Smart machine builders know when they need some help from their friends.
Langen Packaging Group (www.langeninc.com) in Mississauga, Ontario, has been building and refining its LCR-500 top-loading robotic cells for about 10 years, and customizes its platform with various standardized modules for the different applications and products that its users want to quickly put into boxes. Basically, LCR-500's in-feed conveyor uses a linear servo pack, which sends trays of products to a robot that picks them up and inserts them into cartons. These boxes are formed and erected from blanks, and then hot-melt glued once the items are inside.
One of Langen's best customers not only wanted 10 new machines, related case packer, and in-between conveyors delivered on time to meet its own production schedules, but it also wanted Langen to make sure it could hit some very specific performance targets.
"We were committed to availability and performance of about 97% for 400 top-loaded and closed packages per minute, but we didn't have a full-scale line on our shop floor, and we couldn't test the equipment at the required and sustainable rates for extended periods of time," says Rafael Trzaskoma, Langen's project manager. "It's a big challenge to mimic actual production on a factory floor."
The first phase of the project involved 6-8 months of development, testing and debugging at Langen's shop, and several more weeks of setup, commissioning and validation at the user's facility. "We discovered a lot of issues with trying to run fresh-from-the-oven products faster and faster," Trzaskoma says. "We broke the process down into stages, and eventually adjusted the servos' programming to better control in-feed conveyor speed and added another conveyor stage to gain more velocity control and stability."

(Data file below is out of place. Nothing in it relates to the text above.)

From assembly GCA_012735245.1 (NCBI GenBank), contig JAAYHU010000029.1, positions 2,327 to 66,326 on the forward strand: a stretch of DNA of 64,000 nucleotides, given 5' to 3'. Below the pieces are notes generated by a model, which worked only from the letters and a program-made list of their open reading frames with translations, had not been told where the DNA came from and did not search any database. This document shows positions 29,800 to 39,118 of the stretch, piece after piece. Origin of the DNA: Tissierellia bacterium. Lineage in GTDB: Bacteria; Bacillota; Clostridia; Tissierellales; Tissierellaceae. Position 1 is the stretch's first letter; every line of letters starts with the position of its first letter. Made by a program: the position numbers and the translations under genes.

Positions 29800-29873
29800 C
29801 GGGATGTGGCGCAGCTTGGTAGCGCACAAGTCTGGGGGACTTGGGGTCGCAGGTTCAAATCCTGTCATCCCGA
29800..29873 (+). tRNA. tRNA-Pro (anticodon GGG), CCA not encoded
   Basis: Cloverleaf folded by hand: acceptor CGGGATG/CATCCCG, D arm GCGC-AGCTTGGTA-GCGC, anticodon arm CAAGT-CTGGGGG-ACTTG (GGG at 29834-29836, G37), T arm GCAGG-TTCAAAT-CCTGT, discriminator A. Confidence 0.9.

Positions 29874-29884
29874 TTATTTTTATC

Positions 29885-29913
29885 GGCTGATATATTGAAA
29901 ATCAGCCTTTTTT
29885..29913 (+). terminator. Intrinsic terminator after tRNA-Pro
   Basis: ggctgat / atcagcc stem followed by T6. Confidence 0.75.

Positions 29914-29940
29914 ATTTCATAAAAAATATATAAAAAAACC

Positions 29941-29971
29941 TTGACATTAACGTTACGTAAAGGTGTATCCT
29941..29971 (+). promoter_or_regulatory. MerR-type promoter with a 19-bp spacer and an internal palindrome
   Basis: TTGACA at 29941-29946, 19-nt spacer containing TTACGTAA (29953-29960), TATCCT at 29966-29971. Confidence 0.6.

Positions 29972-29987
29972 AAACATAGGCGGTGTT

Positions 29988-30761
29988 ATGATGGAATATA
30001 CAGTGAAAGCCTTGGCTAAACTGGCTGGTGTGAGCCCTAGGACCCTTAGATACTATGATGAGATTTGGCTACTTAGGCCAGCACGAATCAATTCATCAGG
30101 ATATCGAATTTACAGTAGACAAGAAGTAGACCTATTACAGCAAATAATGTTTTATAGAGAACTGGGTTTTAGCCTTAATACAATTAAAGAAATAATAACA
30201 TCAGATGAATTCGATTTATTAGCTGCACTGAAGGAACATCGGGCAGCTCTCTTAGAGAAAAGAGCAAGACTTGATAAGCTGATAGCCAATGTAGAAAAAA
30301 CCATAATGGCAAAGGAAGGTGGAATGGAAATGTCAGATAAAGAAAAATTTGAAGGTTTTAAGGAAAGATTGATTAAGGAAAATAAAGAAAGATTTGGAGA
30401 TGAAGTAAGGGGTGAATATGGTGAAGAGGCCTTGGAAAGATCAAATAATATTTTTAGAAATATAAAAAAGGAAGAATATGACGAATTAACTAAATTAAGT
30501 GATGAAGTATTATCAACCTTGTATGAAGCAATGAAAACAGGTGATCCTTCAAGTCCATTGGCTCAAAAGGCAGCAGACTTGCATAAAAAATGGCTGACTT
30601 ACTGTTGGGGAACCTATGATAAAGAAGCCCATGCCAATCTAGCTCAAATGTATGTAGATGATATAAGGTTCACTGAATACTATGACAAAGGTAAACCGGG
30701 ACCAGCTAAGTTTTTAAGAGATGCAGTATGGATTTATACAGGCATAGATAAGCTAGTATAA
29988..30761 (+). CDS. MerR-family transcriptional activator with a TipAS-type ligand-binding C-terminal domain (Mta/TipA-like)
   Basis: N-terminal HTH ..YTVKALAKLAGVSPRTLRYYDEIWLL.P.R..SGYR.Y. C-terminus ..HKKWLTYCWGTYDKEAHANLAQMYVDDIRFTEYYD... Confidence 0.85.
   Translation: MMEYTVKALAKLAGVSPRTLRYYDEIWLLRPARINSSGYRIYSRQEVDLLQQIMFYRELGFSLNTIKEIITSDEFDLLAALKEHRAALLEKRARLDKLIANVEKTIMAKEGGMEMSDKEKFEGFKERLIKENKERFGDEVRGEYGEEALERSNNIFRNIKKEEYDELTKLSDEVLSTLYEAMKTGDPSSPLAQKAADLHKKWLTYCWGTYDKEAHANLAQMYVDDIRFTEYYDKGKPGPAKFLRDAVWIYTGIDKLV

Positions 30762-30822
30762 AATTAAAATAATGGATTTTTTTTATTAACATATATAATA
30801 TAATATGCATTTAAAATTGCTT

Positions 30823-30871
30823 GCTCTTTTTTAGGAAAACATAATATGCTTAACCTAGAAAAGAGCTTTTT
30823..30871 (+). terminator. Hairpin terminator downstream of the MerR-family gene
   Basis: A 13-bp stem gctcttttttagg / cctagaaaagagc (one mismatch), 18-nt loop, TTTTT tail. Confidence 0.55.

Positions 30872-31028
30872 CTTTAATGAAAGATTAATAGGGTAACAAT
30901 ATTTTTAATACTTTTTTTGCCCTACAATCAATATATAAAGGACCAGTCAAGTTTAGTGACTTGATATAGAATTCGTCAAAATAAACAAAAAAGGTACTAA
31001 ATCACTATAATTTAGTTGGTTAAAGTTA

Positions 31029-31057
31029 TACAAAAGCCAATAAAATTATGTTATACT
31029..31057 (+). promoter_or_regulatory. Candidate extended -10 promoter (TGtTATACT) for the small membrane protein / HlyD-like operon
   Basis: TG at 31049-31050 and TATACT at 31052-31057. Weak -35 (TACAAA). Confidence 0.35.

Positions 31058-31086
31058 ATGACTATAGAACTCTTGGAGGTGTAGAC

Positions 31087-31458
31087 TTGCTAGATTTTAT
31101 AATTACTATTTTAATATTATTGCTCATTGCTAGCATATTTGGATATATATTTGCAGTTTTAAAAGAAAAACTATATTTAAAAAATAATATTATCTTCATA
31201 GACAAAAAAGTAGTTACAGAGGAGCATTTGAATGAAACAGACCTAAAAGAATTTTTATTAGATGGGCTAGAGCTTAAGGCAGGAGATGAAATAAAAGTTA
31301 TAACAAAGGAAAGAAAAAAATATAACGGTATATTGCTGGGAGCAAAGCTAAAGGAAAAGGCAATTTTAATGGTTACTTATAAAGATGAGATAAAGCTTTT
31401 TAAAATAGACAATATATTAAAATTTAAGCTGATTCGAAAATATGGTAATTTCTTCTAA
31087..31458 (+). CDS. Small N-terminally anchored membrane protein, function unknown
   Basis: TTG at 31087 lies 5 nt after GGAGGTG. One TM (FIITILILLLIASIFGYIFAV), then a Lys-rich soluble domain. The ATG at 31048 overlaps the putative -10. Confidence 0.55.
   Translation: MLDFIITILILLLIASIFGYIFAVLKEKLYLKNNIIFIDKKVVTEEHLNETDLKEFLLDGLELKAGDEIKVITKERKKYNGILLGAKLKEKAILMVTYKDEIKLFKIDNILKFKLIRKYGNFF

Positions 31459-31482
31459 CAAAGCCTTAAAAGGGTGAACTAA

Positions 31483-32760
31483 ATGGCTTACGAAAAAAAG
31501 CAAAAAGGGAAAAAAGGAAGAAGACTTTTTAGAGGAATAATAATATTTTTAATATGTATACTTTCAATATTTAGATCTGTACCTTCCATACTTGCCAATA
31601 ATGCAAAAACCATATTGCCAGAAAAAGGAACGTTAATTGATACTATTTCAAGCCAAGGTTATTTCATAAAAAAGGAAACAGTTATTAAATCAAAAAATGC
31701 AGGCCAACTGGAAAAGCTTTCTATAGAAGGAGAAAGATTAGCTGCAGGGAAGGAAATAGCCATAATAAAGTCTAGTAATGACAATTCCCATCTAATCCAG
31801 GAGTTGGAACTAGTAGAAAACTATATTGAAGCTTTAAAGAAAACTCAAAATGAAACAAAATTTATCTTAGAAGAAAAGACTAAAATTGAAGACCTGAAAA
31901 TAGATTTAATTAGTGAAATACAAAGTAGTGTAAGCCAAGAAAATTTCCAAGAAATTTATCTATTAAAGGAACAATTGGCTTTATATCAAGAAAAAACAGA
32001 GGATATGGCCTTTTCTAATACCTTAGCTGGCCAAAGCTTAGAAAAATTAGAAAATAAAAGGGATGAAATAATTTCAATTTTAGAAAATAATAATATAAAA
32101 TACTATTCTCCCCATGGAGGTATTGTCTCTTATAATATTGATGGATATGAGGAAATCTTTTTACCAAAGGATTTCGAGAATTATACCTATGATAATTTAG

However, to make the right adjustments, Langen and its customer's engineers needed better production data than the per-shift numbers they were collecting. They spent two weeks collecting real-time production and downtime data, both manually and from the cell's HMIs, and then sought a way to analyze it all. "We found it was easier to get the baseline we needed with Shoplogix's software," Trzaskoma explains. "The software identified two products that had problems at the in-feed stage, and that we needed a mechanical adjustment and a software tweak, which produced much better results." The software also showed that the wrapper and guillotine cutter needed to be adjusted, he says, and that the width of its side belts had to hold a closer and more-consistent tolerance, or newly baked and temporarily mushy products could cause big problems.
Because of their optimization efforts during the first phase, Langen and its customer had a much easier time when the cookie maker had to adopt some changes to make its required availability and efficiency gains more sustainable for long-term operations, Trzaskoma reports. "We no longer have to wait for the end of shift to pinpoint a problem, and that's a big advantage," he says. "Now, we can map likely problems ahead of time."